The ability to grow past the 50-unit mark, and then the 100-unit mark, takes more than money (though that helps).  Franchisors must build a strong and trusting relationship with the right group of carefully selected franchisees.  They must not only be truly be committed to their success, they must continually sell their franchisees that they have their best interests at heart.  Franchisees don’t always have to agree with or like the franchisor’s decisions, but they must be confident that their motivated by creating a win-win relationship.  Franchisees are naturally suspicious that those who have a lot of control over them have secret, self-serving motives… if franchisors validate those suspicions, they will have an uphill battle with everything from franchise sales to implementing new programs or products.

DDFI should be applying its limited resources to supporting its franchisees, not suing its critics.  Franchisees should be focused on delighting customers beating their competitors, not warring with their franchisor.  But things have to change for that to occur.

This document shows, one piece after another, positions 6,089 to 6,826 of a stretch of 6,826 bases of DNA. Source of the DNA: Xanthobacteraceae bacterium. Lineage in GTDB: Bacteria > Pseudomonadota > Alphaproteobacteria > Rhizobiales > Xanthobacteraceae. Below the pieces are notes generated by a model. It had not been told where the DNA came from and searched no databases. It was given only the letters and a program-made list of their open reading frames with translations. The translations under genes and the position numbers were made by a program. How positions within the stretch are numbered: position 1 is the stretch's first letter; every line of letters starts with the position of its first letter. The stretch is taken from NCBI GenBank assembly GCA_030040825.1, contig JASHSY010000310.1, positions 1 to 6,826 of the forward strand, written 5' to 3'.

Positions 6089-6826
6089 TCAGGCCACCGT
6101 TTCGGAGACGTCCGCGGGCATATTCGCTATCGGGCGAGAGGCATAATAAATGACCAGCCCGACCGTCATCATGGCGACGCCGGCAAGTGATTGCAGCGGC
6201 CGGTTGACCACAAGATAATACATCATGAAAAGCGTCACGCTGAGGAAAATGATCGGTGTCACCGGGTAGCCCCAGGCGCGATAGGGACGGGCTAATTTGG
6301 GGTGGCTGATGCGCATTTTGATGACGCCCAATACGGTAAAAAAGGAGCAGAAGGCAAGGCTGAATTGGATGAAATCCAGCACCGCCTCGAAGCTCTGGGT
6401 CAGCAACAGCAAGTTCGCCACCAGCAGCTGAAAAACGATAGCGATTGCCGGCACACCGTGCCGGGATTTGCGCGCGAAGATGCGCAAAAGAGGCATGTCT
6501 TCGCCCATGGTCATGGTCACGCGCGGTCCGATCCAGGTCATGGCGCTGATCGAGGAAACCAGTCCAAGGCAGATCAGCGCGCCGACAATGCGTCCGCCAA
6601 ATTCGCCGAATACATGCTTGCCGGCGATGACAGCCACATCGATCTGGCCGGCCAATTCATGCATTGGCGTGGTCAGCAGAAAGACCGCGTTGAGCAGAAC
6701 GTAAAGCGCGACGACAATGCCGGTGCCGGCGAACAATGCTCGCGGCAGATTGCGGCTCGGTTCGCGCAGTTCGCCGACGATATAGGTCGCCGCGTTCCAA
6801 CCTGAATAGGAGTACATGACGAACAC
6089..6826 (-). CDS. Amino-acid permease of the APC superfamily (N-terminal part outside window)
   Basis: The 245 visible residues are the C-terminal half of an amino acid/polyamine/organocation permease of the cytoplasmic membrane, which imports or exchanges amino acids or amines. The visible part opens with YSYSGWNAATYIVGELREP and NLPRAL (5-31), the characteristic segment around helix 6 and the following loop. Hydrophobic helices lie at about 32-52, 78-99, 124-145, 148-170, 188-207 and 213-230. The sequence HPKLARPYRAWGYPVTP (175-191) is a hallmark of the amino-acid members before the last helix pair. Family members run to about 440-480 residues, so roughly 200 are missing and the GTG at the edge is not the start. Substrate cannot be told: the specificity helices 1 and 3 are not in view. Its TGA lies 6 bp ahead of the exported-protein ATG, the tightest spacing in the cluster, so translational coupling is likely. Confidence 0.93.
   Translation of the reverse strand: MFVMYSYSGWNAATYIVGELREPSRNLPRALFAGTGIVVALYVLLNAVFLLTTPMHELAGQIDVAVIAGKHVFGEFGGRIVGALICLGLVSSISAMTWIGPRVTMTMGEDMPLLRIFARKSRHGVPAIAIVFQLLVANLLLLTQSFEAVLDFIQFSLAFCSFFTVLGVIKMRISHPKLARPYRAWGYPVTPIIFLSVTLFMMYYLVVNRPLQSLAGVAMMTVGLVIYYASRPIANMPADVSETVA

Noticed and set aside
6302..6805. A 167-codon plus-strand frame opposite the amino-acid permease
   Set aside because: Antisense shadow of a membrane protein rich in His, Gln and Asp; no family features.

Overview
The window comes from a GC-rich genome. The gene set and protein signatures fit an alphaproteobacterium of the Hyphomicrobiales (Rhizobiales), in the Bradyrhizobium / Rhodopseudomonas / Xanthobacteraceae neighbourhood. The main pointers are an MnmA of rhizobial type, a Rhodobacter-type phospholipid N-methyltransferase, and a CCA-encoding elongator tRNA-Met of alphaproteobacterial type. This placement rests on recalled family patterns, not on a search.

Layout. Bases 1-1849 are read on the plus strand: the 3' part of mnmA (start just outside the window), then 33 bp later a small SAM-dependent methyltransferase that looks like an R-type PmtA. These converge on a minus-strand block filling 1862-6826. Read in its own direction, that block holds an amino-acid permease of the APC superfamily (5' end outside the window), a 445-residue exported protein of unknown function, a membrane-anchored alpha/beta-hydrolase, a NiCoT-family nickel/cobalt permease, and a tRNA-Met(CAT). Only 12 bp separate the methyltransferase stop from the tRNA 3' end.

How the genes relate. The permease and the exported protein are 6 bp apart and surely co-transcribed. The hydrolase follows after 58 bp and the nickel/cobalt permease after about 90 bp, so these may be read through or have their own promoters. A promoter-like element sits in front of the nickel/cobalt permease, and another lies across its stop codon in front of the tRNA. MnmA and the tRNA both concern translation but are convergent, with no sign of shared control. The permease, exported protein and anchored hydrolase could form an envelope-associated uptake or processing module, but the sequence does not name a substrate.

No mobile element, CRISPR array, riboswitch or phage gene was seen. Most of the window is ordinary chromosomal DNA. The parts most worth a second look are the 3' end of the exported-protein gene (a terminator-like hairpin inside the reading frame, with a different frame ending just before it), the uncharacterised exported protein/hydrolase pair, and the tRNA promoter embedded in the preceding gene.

Deli Delicious franchiseHere are my impressions formed in Part 1 of this investigation.  I welcome your comments and opinions, and welcome suggestions as to what changes could help DDFI get back on a positive footing with its franchisees.

1.  Deli Delicious Franchisor Seems to Lack Transparency

We have found Deli Delicious Franchise Inc. unwilling to engage in dialogue or answer the simplest questions regarding their franchise program.  We have repeatedly invited Ali Nekumanesh, Hesam Hobab, Bill Foley, Nate Gilbert and others to answer questions, provide corrections, clarifications or even rebuttals.  They refuse to respond.  Internally, Bill Foley has reportedly disparaged our posts as containing “many erroneous claims and mistruths,” yet he has ignored our requests for corrections or clarifications.